LITTLE THINGS ABOUT LITTLE ONES
Dr. Gayatri Bezboruah
"Patience, patience, it is all coming your way," or "Why can't I ever see a thread of patience in you?" are lines we have used very often with our children when they want to hurry things they want to do or procure. We have never heard the end of it, and it will go on and on - that patience is a virtue. But being patient is a concept that is normally not experienced or commonly known, especially with children, unless taught. When there is so much to be anxious about in this world, it is understandable that our little ones just don't have the patience to wait. With their birthday, the cricket series, New Year, summer vacation, etc., it seems like all they do is anticipate the next big thing to happen in their life.
With "I can't wait for…" or "Are we there yet?" being frequently spoken by them, the best way to fight impatience in our children is to teach them patience. Patience isn't merely a great quality for children to have right now- it is a great ingredient of the tool kit used in life, and it will continue to help them be successful in most of what they intend to do. Patience can lead to self-control, understanding of how things work, and helps our kids to maintain and overcome adversities in their adult life, and helps develop social and interpersonal relationships.
The preschool period is adamantly pre-programmed in our children to be impatient, although that doesn't make it right. Just as young children have to learn how to walk and talk they need to learn how to be patient. It starts with us parents showing patience to our children, whether we are on a time constraint or not. For instance: if we have to run an errand and it is time to leave the house and we want them to pick up their toys first. We could try to reinforce the theory of patience and simply give them a hand (without doing it for them). "We have to leave the house in two minutes, so let us pick up your toys together to make it go faster."
Sooner or later (if we are patient it'll probably be later than sooner), our children will begin to understand everything will need patience to get through. When we are waiting for an appointment in the waiting room, we need to talk about turns and how everyone has to patiently await their turn. "We are after one other person before we get to see the doctor, we have to be patient and wait for them to call our name just like all the other children. While we are being patient we can always do something to help pass the time, like read this book."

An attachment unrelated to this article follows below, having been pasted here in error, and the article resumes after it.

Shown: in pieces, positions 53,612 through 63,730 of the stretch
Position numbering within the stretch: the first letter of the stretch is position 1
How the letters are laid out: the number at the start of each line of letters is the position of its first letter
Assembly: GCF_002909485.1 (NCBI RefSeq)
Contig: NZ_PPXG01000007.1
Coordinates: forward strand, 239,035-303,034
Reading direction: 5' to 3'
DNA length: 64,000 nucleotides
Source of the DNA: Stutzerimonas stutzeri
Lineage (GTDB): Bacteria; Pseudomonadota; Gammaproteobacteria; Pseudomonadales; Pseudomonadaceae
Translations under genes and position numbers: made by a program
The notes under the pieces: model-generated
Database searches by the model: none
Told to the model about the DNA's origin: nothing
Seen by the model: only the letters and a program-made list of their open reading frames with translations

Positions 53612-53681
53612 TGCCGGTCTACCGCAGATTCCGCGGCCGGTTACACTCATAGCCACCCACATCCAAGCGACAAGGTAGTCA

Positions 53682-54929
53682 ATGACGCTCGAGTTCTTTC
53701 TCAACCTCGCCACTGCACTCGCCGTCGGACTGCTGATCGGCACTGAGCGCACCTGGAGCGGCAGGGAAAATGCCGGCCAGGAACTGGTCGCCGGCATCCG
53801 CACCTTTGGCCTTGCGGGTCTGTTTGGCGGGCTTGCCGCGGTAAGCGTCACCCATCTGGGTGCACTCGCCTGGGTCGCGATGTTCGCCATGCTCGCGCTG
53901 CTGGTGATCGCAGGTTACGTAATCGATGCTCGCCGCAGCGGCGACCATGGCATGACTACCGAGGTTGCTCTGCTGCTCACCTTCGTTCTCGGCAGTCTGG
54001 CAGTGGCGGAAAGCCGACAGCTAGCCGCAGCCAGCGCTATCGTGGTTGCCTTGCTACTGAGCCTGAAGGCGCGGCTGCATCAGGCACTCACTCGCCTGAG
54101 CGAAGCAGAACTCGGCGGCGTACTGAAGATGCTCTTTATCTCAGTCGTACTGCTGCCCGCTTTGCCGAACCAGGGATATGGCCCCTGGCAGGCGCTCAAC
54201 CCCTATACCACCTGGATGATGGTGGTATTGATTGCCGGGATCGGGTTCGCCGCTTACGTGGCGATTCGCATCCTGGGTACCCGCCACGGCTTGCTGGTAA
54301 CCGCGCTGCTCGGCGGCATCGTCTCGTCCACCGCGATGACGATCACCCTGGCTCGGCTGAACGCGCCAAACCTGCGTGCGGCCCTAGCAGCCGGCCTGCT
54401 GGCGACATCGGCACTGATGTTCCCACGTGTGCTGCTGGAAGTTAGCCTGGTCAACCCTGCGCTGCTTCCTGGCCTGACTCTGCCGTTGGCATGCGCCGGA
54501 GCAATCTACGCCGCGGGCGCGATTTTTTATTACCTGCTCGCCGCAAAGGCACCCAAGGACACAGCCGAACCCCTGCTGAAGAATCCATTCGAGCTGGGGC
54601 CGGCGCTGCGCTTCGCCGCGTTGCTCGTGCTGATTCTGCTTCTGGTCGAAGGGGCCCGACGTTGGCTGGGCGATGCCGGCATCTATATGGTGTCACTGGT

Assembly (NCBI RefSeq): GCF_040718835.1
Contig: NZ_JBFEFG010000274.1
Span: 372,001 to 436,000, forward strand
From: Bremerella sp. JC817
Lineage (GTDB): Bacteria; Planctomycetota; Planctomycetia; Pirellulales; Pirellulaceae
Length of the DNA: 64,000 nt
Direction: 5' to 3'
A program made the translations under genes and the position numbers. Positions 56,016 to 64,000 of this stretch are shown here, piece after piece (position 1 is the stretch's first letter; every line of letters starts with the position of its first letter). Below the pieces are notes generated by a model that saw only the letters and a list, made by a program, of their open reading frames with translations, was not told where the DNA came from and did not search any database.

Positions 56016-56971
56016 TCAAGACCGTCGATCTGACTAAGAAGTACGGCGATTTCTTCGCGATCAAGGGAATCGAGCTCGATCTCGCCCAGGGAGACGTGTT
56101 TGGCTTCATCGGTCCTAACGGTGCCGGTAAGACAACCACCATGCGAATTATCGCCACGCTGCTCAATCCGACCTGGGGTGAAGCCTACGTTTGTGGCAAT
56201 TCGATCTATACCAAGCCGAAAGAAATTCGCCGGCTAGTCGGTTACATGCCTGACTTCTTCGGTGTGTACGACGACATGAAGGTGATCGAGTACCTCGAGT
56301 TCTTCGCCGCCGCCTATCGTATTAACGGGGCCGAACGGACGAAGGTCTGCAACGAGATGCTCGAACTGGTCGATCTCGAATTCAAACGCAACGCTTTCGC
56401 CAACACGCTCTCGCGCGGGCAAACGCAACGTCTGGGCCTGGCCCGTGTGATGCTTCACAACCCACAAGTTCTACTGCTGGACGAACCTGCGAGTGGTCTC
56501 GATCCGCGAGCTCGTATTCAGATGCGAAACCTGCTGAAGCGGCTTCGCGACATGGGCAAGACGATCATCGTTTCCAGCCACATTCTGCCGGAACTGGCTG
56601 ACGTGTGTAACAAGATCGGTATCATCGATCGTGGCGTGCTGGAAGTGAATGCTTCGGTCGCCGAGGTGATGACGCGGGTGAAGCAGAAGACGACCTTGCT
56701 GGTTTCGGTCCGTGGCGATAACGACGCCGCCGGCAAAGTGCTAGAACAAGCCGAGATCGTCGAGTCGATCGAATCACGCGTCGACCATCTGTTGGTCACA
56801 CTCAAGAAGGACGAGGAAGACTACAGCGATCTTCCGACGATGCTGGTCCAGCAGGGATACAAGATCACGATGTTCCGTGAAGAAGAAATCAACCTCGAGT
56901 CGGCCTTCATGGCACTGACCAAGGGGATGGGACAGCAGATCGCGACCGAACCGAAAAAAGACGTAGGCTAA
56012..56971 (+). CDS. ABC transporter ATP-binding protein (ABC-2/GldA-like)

If they show a patient behavior at the doctor's office or wherever it is they need to wait, we should reward their behavior with an appropriate compliment. Should they show a behavior that was not appropriate we need to take a moment to explain the importance of being patient and instruct them when they do show patience they will be rewarded.
A great lesson for our children to learn is how most things take time to create, receive or obtain. We could do that by building something with our children that takes time such as a tree house, an outside playhouse, doghouse or any other project that takes time to make. As we work together on this project day-by-day or week-by-week it will demonstrate to our children how patience and persistence will ultimately make our goal successful.
Another great way to teach young children about patience is to talk about future events such as holidays, birthdays or family events that will be taking place. We could sit down with them with a calendar and count the days together until the day the event will take place and point out how patience will play a role in waiting for that special event.
Once our children get older and have the ability to understand pros and cons, we should allow them to help make decisions in the family unit. Understanding decision-making can make a big difference in their learning patience. Even if we don't fully allow their opinion to make or break our decisions, we could allow them to be interactive with their opinions.
Acceptance, understanding, patience, are all similar qualities each maintaining another. When we understand we accept, when we accept we allow change, when we allow change we are patient. It is necessary to accept their desires and opinions as important beliefs and theories. Even if their desires and opinions differ from our own, allowing them to be an individual will help to maintain the patience in our children.
Dr Gayatri Bezboruah is Professor of Paediatrics, Gauhati Medical College, Guwahati. She can be reached at email@example.com or firstname.lastname@example.org